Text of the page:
One hundred and forty years ago, Harry, Edward, and Francis met an angel, a demon, and a sorceress while escaping imprisonment and worse! They emerged with a new family—and shapeshifting powers beyond their wildest dreams.
Now Harry and his brothers use their sorcery to rescue those enslaved in human trafficking—but Harry’s not doing so well. Pining for Suriel the angel has driven Harry to take more and more risks until his family desperately asks Suriel for an intervention.
In order for Suriel to escape the bindings of heaven, he needs to be sure enough of his love to fight to be with Harry. Back when they first met, Harry was feral and angry, and didn’t know enough about love for Suriel to justify that risk. Can Suriel trust in Harry enough now to break his bonds of service for the boy who has loved his Familiar Angel for nearly a century and a half?
I may end up being in the vast minority here, but as much as I was dying for this story to be one of those "love for the ages" tales, like Deacon and Cricks from "Keeping Promise Rock" (because *swoon*), it never quite gelled for me in that way.
There were tons of elements of the story which I enjoyed, like the relationship between the brothers, and the few parts where they practiced magic; however, this book had a *lot* of moving parts, with plenty of backstory that we're *told* about, but not truly *shown* in any great depth.
In addition to the love between Harry and Suriel that couldn't be for a century and a half, we also had developing relationships for the other two brothers, lots of brotherly "meow time" in cat form, tons of escapades of rescuing human trafficking victims, a Big Bad made immortal due to others' fears, plus a few other things that I'm sure I've left out.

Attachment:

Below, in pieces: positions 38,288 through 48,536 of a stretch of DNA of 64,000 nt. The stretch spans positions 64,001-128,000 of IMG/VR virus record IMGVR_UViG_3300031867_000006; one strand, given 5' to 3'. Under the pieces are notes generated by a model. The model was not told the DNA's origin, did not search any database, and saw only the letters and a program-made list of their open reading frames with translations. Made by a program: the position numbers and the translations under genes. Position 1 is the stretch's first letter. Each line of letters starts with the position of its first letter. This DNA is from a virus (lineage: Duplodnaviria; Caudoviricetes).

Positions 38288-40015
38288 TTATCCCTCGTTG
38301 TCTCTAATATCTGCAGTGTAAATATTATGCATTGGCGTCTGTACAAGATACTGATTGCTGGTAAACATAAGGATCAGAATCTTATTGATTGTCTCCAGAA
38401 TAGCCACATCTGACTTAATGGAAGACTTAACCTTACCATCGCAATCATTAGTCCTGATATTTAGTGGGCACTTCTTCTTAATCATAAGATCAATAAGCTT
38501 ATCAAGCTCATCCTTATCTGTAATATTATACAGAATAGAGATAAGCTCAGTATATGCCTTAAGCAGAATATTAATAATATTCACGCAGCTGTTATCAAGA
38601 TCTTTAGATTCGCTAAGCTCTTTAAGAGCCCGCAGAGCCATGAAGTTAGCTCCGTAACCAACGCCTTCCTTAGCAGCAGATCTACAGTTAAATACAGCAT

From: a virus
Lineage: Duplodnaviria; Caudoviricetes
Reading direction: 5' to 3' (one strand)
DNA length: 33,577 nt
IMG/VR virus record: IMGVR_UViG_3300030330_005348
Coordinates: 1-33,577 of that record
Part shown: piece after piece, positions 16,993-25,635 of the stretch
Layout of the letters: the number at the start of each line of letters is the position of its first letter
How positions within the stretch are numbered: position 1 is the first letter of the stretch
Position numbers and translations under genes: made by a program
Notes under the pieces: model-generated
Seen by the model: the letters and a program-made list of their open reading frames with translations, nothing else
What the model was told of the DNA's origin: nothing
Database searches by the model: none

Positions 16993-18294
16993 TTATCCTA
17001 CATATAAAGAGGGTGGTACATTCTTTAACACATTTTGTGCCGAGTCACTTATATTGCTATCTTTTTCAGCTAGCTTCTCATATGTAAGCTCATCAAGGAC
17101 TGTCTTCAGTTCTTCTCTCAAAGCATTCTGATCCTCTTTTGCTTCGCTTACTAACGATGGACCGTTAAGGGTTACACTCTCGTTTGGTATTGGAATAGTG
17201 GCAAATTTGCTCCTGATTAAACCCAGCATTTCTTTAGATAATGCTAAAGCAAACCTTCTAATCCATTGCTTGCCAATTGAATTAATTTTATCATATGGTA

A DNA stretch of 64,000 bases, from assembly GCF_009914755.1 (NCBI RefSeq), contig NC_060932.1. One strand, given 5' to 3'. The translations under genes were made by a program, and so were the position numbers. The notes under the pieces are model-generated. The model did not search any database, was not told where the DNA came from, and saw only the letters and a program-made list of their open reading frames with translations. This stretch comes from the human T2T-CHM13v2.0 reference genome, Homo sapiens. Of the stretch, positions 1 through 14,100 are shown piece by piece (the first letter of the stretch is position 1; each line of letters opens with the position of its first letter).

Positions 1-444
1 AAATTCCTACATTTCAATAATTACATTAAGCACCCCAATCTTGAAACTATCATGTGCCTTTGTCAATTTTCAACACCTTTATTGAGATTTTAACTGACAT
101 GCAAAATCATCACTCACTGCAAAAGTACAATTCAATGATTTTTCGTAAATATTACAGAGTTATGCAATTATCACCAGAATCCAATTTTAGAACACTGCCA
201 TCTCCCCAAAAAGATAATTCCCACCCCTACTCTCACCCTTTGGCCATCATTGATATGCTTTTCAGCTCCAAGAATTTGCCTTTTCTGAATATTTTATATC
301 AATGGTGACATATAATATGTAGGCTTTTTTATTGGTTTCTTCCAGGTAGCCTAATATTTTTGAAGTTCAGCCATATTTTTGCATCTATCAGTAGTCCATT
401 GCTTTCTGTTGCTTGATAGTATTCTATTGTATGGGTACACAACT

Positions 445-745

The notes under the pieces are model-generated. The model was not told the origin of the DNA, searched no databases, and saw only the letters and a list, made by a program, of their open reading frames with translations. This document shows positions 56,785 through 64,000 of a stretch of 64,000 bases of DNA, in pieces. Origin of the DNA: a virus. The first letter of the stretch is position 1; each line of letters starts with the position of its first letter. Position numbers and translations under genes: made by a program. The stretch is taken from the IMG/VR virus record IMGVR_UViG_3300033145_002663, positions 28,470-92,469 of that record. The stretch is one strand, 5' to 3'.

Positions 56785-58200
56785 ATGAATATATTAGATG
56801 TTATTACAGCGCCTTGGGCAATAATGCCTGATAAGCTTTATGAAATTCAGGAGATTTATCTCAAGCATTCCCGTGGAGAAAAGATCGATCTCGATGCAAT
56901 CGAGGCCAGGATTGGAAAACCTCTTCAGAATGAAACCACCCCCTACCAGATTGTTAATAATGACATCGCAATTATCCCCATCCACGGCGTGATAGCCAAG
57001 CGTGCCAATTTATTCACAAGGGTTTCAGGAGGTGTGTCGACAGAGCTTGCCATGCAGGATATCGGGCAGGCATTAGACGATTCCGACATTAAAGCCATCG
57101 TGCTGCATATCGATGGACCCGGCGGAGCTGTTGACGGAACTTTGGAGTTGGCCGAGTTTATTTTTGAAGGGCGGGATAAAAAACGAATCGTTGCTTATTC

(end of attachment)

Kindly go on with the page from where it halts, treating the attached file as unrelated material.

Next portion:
Which was a lot. Too much for me.
The book felt about 20% deep, meaningful relationship building for Harry and Suriel and 80% "everything else," which I wasn't really in the mood for this time out.
Don't get me wrong, the writing was stellar and the story line interesting, but I just wanted fewer rescues and quite a bit more romance. : (
There were still unresolved HEA's for both Edward and Francis, so I wouldn't be overly shocked if this wasn't the first book of a trilogy, which I will most likely read; however, I'm hoping that most of the world building was covered in this book, allowing the follow-up stories to concentrate more on the actual romances and feels.
I'd rate "Familiar Angel" at 3.25 stars and recommend it for those looking for a paranormal adventure story more than a bone-deep romance. Oh, and feline enthusiasts, instead of canine lovers, such as myself. ;- )
My ARC copy of the book was provided by the publisher in exchange for a fair, unbiased review.
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